Greg Paulus, Mike Williams, and Arthur Jones are the three Orange Men that everyone already knows. They are the stars of a team that has been in short supply of big-time talent in recent years.
And yet, there’s one more guy that football fans outside of Syracuse may not know as well, despite being as important to his team’s success as anyone else on the field.
That man is middle linebacker Derrell Smith.
Smith has been Syracuse’s key antagonist to opposing running games, piling up a Big East best with 16 solo tackles and 26 total take downs; ranking second in the conference.
In the Orange victory over Northwestern, Smith had one of his best games as part of the Syracuse football team. In addition to recording 10 tackles and forcing two fumbles, he also terrorized Wildcat quarterback Mike Kafka all day, sacking him twice.
Smith made his presence felt immediately, blindsiding Kafka on Northwestern’s first drive of the game with a hit so hard, the sound could be heard clearly all around the Dome over the sound of 40,000 screaming fans.
The monster hit made Kafka cough up the ball deep in Northwestern territory, which set up Syracuse’s first touchdown of the day and put the Orange up 10-0 early.
Although Smith has proven to be adept at keeping opposing quarterbacks looking over their shoulders, the biggest area in which he and, in turn, the rest of the defense have really looked solid, has been stuffing the run.
Thanks in large part to Smith and the rest of his crew of linebackers, including Doug Hogue, Ryan Gillum, and E.J. Carter, Syracuse has absolutely shut down the running games of their first three opponents.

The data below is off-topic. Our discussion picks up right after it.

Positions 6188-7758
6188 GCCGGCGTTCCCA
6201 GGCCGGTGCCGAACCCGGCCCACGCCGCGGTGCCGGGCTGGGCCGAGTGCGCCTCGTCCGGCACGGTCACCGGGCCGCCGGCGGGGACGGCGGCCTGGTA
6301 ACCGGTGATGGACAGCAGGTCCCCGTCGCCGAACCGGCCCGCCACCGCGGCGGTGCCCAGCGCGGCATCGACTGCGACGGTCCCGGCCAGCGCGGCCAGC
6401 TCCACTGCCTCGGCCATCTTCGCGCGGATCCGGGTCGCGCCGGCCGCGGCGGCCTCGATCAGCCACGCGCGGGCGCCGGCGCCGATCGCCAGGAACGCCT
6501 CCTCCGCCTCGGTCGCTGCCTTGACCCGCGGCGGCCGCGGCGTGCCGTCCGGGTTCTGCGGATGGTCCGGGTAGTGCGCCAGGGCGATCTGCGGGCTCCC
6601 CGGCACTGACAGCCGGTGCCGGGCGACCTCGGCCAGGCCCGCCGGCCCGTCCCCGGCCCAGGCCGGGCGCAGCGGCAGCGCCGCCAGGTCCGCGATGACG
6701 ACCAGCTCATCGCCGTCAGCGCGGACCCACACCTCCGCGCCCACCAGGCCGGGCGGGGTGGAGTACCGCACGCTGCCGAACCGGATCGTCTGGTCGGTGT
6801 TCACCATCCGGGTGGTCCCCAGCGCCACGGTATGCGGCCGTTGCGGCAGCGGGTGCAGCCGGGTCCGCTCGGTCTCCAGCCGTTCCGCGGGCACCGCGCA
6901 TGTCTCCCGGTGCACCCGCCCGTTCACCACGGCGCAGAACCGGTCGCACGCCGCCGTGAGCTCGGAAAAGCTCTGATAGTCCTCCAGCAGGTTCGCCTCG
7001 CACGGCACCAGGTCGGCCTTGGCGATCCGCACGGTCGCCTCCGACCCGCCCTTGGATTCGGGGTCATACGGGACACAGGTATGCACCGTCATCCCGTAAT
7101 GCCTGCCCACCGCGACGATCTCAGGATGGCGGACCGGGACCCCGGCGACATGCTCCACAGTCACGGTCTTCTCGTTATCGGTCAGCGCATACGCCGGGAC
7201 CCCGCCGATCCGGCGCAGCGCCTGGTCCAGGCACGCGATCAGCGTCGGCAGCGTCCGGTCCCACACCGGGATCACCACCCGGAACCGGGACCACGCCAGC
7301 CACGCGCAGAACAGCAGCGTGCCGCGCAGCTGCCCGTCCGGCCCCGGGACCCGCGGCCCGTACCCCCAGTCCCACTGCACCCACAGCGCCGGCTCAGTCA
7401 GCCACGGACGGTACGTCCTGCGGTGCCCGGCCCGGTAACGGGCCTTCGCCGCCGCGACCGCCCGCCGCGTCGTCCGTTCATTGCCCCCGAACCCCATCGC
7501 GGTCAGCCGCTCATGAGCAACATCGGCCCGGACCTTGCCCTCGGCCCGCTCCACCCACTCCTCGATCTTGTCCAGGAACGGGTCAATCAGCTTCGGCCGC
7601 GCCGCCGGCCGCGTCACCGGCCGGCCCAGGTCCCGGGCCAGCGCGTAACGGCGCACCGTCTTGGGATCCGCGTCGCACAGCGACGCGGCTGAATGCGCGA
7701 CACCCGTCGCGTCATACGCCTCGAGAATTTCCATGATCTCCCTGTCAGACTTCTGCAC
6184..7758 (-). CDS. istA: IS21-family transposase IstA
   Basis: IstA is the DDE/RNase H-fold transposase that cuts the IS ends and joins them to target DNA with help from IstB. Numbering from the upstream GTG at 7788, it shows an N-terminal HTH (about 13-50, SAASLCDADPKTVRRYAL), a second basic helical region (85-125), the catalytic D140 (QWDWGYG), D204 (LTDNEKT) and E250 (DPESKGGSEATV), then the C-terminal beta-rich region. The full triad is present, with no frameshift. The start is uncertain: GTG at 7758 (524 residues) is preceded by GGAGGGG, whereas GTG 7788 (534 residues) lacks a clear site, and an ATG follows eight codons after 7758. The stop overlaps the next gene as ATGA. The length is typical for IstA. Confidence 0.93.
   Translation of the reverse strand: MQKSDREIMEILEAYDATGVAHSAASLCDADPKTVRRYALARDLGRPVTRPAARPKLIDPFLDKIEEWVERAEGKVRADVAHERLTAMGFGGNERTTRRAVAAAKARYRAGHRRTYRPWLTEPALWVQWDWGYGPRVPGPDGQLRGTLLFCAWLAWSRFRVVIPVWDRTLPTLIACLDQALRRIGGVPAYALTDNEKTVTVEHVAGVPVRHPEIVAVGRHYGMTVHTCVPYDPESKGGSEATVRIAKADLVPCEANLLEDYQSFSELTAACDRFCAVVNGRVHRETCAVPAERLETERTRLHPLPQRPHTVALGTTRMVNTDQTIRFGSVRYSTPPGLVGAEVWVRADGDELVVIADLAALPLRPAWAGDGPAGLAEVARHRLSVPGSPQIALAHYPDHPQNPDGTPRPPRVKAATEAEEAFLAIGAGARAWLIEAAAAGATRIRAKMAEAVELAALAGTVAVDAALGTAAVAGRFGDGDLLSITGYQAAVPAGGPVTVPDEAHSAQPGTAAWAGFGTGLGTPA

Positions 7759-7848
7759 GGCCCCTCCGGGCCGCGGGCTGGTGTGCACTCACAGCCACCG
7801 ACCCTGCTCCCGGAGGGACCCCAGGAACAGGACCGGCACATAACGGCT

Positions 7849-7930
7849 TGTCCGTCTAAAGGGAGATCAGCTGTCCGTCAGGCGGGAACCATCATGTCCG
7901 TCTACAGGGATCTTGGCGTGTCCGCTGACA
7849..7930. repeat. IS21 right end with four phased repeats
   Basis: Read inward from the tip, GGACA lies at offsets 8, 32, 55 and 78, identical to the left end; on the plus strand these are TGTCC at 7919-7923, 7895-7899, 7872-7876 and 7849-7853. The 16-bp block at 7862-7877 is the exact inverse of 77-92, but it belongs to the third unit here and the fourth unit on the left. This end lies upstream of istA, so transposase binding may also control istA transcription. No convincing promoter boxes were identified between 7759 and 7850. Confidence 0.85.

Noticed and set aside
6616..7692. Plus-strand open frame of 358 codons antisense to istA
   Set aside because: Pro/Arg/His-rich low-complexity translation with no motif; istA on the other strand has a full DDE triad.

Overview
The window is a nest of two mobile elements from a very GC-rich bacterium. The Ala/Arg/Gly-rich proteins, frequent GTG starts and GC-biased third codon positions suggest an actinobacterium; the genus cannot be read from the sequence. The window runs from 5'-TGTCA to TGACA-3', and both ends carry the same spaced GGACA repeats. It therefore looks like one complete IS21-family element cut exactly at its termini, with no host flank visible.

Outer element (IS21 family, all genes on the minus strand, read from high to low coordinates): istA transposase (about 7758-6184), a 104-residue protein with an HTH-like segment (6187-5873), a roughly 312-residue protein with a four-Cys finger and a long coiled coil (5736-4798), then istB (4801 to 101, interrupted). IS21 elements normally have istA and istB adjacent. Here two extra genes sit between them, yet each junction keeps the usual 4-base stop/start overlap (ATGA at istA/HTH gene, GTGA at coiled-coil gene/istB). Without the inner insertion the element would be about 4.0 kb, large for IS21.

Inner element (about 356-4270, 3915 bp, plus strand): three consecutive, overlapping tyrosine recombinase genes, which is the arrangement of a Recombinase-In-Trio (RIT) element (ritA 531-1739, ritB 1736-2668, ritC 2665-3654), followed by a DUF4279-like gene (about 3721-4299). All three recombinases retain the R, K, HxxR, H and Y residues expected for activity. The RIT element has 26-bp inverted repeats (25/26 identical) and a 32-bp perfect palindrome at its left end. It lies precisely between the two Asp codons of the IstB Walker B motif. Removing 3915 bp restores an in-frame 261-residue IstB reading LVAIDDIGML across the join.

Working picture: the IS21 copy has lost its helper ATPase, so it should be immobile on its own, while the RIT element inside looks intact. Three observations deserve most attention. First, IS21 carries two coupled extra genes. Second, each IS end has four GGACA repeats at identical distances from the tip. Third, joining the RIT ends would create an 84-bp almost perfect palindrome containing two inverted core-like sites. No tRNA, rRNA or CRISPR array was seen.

The Orange defense has yielded only 80.7 rushing yards a game and 2.5 yards per carry so far, making them statistically the third best rushing defense in the Big East. However, those numbers look even better when you consider that the Orange have been stifling the running games of three quality opponents, including Penn State and one of the best backs in the nation, Evan Royster.
The schools currently ranked higher in this category, Cincinnati and Pittsburgh, have feasted on such cupcakes as Southeast Missouri State, Youngstown State, and Buffalo.
This is a dramatic turnaround for the Orange, after giving up 5.0 yards a carry last year, they were easily the worst in the Big East. In 2008, Smith started at outside linebacker and was second on the team with 73 tackles.
Head Coach Doug Marrone moved Smith to the middle in an attempt to increase the overall speed of the unit. Smith was a former running back and the Gatorade Player of the Year in the state of Delaware coming out of high school. He was converted to linebacker by Greg Robinson in 2007.
Speed is a big part of the unit’s new found success. Along with Smith, Doug Hogue is also a converted running back and the currently injured Ryan Gillum is a converted safety.
At 6'1", 236 pounds, Smith combines the strength to shed blockers and the speed to chase down opposing ball carriers.
He’s a dynamic player for the Orange and will merit all-Big East consideration at the end of the year. More importantly though, he’s going to frustrate Big East offenses and help the Orange in their push for their first bowl appearance since 2004.
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